As photographers, when creating images, we are constantly put into situations where we need to adapt to surroundings as quickly as possible to get the best possible results.

We must find the light source, know our camera settings, have an idea of the direction we want to shoot, compose our image, and shoot.

Recently I was at Hope Gallery, a tattoo shop in New Haven, CT getting some work done on my arm when I ran into Joe Capobianco. Joe is a well-known tattoo artist around the world and also the founder/owner of the shop.

I asked Joe if I could pop into his session for a few minutes to take some photos. He agreed, so I headed over to his tattooing room at the end of my tattoo session with Eric Merrill. I was at the door, asked Joe again if it was cool, and he said sure, but he was wrapping up in about 3 minutes.

Wow! There was definitely not a lot of time. So I acted quickly, locked in on the lighting source which was just a few led lights above Joe's head, another smaller lamp pointed a little away from him, and a long neon overhead (see photo at bottom of post), set my camera to position I knew would be "close" in exposure (all manual), and started shooting.

I began photographing Joe quickly, making just a couple of adjustments in my camera settings, as well as finding unique angles for a good looking composition. I was able to get low, shoot a little in an upward position, work my way into a spot between his art references for the tattoo and the subjects arm to capture the photo you see below.

It's awesome to be put into challenging situations while shooting. Especially when it's documenting someone or some thing in which you have absolutely no control over. I wasn't going to ask Joe to move a certain way or look a certain a way. This is a complete candid portrait of Joe creating his own art within his own element.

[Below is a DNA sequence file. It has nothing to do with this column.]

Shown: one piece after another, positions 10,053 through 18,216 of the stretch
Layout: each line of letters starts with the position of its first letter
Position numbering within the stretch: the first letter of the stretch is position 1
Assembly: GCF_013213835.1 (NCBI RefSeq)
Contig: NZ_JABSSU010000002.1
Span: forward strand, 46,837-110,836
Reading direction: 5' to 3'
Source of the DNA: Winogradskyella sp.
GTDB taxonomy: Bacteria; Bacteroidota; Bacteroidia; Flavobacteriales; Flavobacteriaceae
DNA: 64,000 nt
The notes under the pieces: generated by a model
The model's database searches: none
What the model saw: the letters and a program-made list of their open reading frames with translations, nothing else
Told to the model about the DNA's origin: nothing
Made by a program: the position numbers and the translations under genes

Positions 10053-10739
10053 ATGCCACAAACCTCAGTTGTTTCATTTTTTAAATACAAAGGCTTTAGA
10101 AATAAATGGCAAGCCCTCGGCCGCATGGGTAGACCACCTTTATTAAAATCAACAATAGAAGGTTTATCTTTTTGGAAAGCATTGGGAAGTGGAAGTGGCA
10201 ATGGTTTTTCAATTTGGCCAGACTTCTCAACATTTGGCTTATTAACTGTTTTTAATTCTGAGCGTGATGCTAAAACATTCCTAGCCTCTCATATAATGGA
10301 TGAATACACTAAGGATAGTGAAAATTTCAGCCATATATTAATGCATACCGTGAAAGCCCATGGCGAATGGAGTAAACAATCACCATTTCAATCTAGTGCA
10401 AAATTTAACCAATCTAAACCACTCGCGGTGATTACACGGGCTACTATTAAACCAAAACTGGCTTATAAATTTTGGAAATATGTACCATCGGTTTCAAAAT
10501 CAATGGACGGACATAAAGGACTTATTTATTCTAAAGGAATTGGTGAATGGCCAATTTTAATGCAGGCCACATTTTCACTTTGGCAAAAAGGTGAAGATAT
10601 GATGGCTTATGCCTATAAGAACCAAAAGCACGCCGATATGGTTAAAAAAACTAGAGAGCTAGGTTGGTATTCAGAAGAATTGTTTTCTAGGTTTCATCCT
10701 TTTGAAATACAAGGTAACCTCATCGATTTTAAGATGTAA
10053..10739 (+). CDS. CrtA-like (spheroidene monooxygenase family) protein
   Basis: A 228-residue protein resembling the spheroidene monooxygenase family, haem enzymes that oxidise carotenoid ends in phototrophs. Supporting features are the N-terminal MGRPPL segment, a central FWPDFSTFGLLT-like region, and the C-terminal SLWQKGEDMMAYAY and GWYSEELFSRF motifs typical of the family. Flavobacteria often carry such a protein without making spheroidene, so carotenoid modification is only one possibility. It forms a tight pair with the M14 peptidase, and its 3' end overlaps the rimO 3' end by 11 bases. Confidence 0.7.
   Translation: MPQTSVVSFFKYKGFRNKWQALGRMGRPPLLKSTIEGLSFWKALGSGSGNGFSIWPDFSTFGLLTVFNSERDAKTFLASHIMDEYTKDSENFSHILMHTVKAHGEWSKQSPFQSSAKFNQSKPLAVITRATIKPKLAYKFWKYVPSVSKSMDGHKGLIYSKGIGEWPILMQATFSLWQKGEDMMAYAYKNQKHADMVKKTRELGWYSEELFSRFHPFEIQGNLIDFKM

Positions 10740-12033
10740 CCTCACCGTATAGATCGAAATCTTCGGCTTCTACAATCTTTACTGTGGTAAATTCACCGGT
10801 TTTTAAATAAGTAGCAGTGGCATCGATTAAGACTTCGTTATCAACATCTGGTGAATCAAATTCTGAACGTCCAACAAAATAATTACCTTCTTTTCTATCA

The portrait below was photographed with a Fujifilm X-T2 with the Fujifilm XF23mmF2 R WR lens. I did not use any external lighting, just the given light from the room. My final camera setting for this image are: ISO 1600, f/2.0, 1/500 sec. The editing was done all in Adobe Lightroom CC.

Whether you're a professional photographer, amateur photographer, or just someone who likes to take photos, I strongly urge you to put yourself into unfamiliar situations like this to expand your craft even more. Push yourself, it will really help you in learning more about camera settings, using the given light, and make educated decisions on making sure you get the best image possible. Prior to shooting though, I also suggest making sure you know the ins and outs of your camera. It's capabilities, what all the buttons do, while becoming familiar with your lens choices.

According to the time stamps of all the images I captured, the entire shoot ended up being a total of 1 minute 17 seconds long and just 9 photos. The first photo I photographed is the black and white image at the bottom of the post, while the final photo I took is the image right below this text. Somewhere in between, the banner image at the top of this post was also captured.

Remember, it doesn't matter how much time you have to shoot, how little space you have to work, or what gear you have. Just know what you're working with, practice, and go in full steam ahead!

Joe's tattoo room - notice the given light placements.

Comments

  1. Great portraits. They show a sense of place and convey emotion. Well done! Your write-up of the experience was interesting, too. Love that you were able to capture these shots in such a short time and do it well.

  2. I've never been in nor do I think I will ever set foot in a tattoo parlor. It's just not my thing. I do like your website layout. I like the lamp and Joe's mohawk angling together. This first thing I saw in the shot was his determined and concentrated face. I like how you painted your black and white image. I like that you captured all the artwork on the walls while the man lay horizontally looking up.

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